Families spend an average of around £820 on Christmas according to recent research from VoucherCodes and the Centre of Retail Research. Many households have put their Christmas on credit – but with some planning ahead, it may be possible to build a pot of cash and make savings here and there which will stop you forking out more than you need to.
Sarah Coles, a personal finance analyst at Hargreaves Lansdown, says: “Around one in three people end up putting Christmas on credit, which can prove expensive. Grab the opportunity to put some cash aside earlier in the year, and use a few cunning tricks to boost your Christmas savings, so you can celebrate the holidays without breaking the bank.”
10 ways to save money for Christmas
Here are Coles’ 10 top tips for building up a money pot for Christmas.
1. Save money each month
Set up a standing order to put money into a savings account as soon as you are paid each month, so you’re not tempted to spend your Christmas savings.
2. Consider microsavings
There are a number of approaches you could take. Some banks allow you to round up each spend to the nearest pound and save the rest, while some apps regularly take small sums of cash from your current account and put them into savings for you. The idea is that they’re so small, you don’t miss the money, but large enough to add up.
3. Switch current accounts
Some current accounts offer good interest rates, while others will give you a bonus for signing up – to kick-start your Christmas savings. It’s not a good idea to switch for a bonus alone, but if the account itself suits you, it’s a nice extra for Christmas.
4. Have a pre-Christmas clear out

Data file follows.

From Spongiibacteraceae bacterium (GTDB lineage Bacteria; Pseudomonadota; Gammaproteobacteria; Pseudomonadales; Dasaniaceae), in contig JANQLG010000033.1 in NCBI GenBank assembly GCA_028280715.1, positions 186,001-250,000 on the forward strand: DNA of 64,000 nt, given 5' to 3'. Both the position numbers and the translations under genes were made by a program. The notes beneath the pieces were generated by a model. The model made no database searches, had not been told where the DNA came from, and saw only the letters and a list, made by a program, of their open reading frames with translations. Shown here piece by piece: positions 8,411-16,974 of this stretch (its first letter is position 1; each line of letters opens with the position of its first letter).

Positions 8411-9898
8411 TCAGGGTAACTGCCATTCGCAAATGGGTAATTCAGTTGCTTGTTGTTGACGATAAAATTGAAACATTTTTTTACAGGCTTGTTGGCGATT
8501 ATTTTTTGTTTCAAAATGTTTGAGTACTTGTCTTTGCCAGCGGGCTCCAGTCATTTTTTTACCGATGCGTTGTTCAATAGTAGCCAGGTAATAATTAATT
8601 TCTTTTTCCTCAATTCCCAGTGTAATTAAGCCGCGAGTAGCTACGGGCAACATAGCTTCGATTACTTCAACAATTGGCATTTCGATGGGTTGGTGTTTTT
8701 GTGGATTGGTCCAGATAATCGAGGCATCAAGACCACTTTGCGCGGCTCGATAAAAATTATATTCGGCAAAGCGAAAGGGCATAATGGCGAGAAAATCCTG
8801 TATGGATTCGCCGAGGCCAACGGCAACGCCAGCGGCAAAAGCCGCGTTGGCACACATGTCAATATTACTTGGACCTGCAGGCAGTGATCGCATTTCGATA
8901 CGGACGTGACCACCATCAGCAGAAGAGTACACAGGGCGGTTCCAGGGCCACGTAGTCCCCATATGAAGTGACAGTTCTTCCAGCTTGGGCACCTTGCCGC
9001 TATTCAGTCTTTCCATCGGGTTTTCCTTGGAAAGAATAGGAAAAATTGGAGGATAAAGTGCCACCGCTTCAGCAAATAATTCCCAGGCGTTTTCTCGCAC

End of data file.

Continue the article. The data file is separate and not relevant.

Have a look through the cupboards for old presents and things you haven’t used since last Christmas. If you sell them on auction sites or specialist sales sites, you could raise a handy lump sum.
5. Try trading down brands
If you buy branded goods, try the own-brands. If you buy own-brands, try the basic range. Alternatively, give a discount supermarket a try. You’re unlikely to like everything you try, but you may find everyday savings you can take advantage of for life – and in the interim you can cut your grocery bill by 10% or more and put the savings aside for Christmas.
6. Cut out the small luxuries for a couple of months
This doesn’t have to involve a major sacrifice, but if you were to drop a family takeaway once a week, a daily coffee, and a drink after work on Friday, you could put aside an extra £200 a month, which would boost your Christmas savings nicely.
7. Start with the budget – not the wish list
Once you’ve established your savings strategies, you’ll have an idea of what you can afford to spend: This is where you start – not the big list of things you ideally want to buy. If you don’t have enough cash to cover the wish list, you can then decide either to cut back on each gift, or chat to people you know well enough and agree not to buy for one another this year. Who knows, they may be just as relieved by the idea as you are.
8. Cashback websites
Sign up to one or two cashback websites, and whenever you shop for anything between now and Christmas, you’ll get some cashback. The amount of cash will vary, but can be up to 15%. Even if you were to get 1% cashback on £500 of spending, it’s still a £5 voucher, which will come in handy.
9. Cashback credit card
This offers similar benefits, but comes with a major caveat: If there’s any chance you won’t pay this off in full and on time every month, then give it a wide berth – or you’ll quickly spend far more in interest than you’ll ever make in cashback.
10. See people in the New Year
Not only will this give you another pay day to cover the cost of their present, but it gives you the option of re-gifting if your budget is really stretched.
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